Malala praises husband Asser as ‘best friend and companion’

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The youngest Nobel Prize laureate Malala Yousafzai showered praises on her husband Asser Malik, calling him “a best friend and companion”.

He expressed it during an interview with a popular magazine, British Vogue, days after marrying the General Manager High Performance at the Pakistan Cricket Board (PCB).

The couple shared pictures from their simple nikkah ceremony while requesting prayers on November 9.

Several prominent public figures from Pakistan and around the world including Canadian Prime Minister Justin Trudeau, Chelsea Clinton, Priyanka Chopra, Katrina Kaif, Meesha Shafi, Mira Sethi, Zara Noor Abbas, Muneeba Mazari, Aima Baig, Shehzad Roy congratulated the duo on their marriage.

Amid congratulatory messages, Malala faced criticism for her choice of marrying early. Social media users also shared her previous views on the marriage.

During her previous interview with the same publication, he had said: “I still don’t understand why people have to get married. If you want to have a person in your life, why do you have to sign marriage papers, why can’t it just be a partnership?”

In her recent interview, she clarified on her previous view on marriage and revealed what had changed her mind.

“‘I do not want to get married… or at least not until I’m 35.’ I heard myself blurt out those words – reactionary, half-consciously – many times over the last few years when asked about the relationship.” Malala penned for the outlet. “I wasn’t against marriage, but I was cautious about its practice. I questioned the patriarchal roots of the institution, the compromises women are expected to make after the wedding, and how laws regarding relationships are influenced by cultural norms and misogyny in many corners of the world. I feared losing my humanity, my independence, my womanhood – my solution was to avoid getting married at all.”

She added, “I couldn’t call myself a feminist if I didn’t have reservations.” Malala then added some facts, backed by sources, where 12 million girls aged under 18 get married every year. “For most of these girls, marriage is not a fulfilling partnership – it is servitude. Growing up in the north of Pakistan, girls were taught that marriage was a substitute for an independent life. If you don’t study, get a job and build a place for yourself, you must get married soon. You fail your exams? You can’t find work? Get married!”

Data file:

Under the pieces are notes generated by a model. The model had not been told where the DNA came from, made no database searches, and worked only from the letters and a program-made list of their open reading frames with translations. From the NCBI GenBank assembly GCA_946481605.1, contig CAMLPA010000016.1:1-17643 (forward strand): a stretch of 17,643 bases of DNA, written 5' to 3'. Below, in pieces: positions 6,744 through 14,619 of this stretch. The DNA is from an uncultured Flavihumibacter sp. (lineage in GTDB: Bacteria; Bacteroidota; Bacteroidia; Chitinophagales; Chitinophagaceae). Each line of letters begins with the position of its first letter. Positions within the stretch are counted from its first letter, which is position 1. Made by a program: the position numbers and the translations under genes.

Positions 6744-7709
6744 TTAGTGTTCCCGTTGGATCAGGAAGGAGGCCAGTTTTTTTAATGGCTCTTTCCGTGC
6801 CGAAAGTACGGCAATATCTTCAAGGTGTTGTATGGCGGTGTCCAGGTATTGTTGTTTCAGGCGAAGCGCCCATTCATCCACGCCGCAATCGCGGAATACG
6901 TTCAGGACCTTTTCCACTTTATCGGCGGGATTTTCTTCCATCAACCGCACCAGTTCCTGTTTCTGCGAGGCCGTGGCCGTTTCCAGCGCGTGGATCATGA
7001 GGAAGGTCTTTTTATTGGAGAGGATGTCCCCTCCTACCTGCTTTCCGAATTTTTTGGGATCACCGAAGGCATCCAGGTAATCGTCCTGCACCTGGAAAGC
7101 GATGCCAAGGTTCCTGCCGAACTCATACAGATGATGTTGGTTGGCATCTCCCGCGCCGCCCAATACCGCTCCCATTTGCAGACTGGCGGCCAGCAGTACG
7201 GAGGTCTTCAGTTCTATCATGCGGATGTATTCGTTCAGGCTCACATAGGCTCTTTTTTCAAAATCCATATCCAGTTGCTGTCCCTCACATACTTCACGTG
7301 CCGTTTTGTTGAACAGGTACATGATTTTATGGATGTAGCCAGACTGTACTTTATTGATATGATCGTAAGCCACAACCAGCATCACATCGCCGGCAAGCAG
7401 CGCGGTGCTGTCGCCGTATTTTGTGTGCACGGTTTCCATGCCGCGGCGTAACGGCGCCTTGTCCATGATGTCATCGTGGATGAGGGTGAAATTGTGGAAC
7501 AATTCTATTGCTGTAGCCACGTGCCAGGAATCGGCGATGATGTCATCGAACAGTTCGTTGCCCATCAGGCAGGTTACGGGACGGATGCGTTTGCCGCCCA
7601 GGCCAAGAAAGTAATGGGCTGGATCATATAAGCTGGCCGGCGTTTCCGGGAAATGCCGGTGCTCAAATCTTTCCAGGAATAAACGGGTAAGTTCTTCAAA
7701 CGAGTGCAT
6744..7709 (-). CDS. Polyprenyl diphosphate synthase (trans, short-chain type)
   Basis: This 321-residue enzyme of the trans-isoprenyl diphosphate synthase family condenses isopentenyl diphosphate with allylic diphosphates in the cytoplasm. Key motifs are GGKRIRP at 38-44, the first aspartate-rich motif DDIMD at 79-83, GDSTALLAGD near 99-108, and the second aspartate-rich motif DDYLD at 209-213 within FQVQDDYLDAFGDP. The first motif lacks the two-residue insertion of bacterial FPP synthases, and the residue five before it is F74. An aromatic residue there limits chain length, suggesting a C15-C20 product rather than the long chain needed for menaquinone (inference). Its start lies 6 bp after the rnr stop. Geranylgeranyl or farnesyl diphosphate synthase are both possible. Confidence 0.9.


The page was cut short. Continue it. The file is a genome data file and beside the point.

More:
Recalling growing up with girls her age being married off before she had even given a chance to decide how she wants her life to be lived, Malala added, “Some girls dropped out of education because their families could not afford to send them to school; some started school but didn’t do well enough to meet their families’ expectations. Their parents decided their education was not worth the cost. For these girls, marriage means their lives are deemed a failure.”

Speaking about her partnership comment, the Nobel peace prize winner said, “When Sirin Kale asked me about relationships in my British Vogue cover story last July, I responded like I had so many times before. Knowing the dark reality many of my sisters face, I found it hard to think of the concept of marriage. I said what I had so often said before – that maybe it was possible that marriage was not for me.”

Malala also shared how she met Asser at Oxford. “In the summer of 2018, Asser was visiting friends at Oxford and we crossed paths. He worked in cricket, so I immediately had a lot to discuss with him. He liked my sense of humour. We became best friends,” she continued. “We found we had common values and enjoyed each other’s company. We stood by each other in moments of happiness and disappointment. Through our individual ups and downs, we talked and listened to each other. And when words failed, I sent him a link to our horoscope compatibility, hoping the stars could help reinforce our connection.”

Heaping praises on her husband, she said: “In Asser, I found a best friend and companion. I still don’t have all the answers to the challenges facing women – but I believe that I can enjoy friendship, love and equality in marriage. So, on Tuesday, 9 November, we celebrated our nikkah at home with our families and closest friends in Birmingham.”

Read more: https://pakobserver.net/precious-day-nobel-peace-prize-laureate-malala-yousafzai-ties-knot-with-asser-in-uk/

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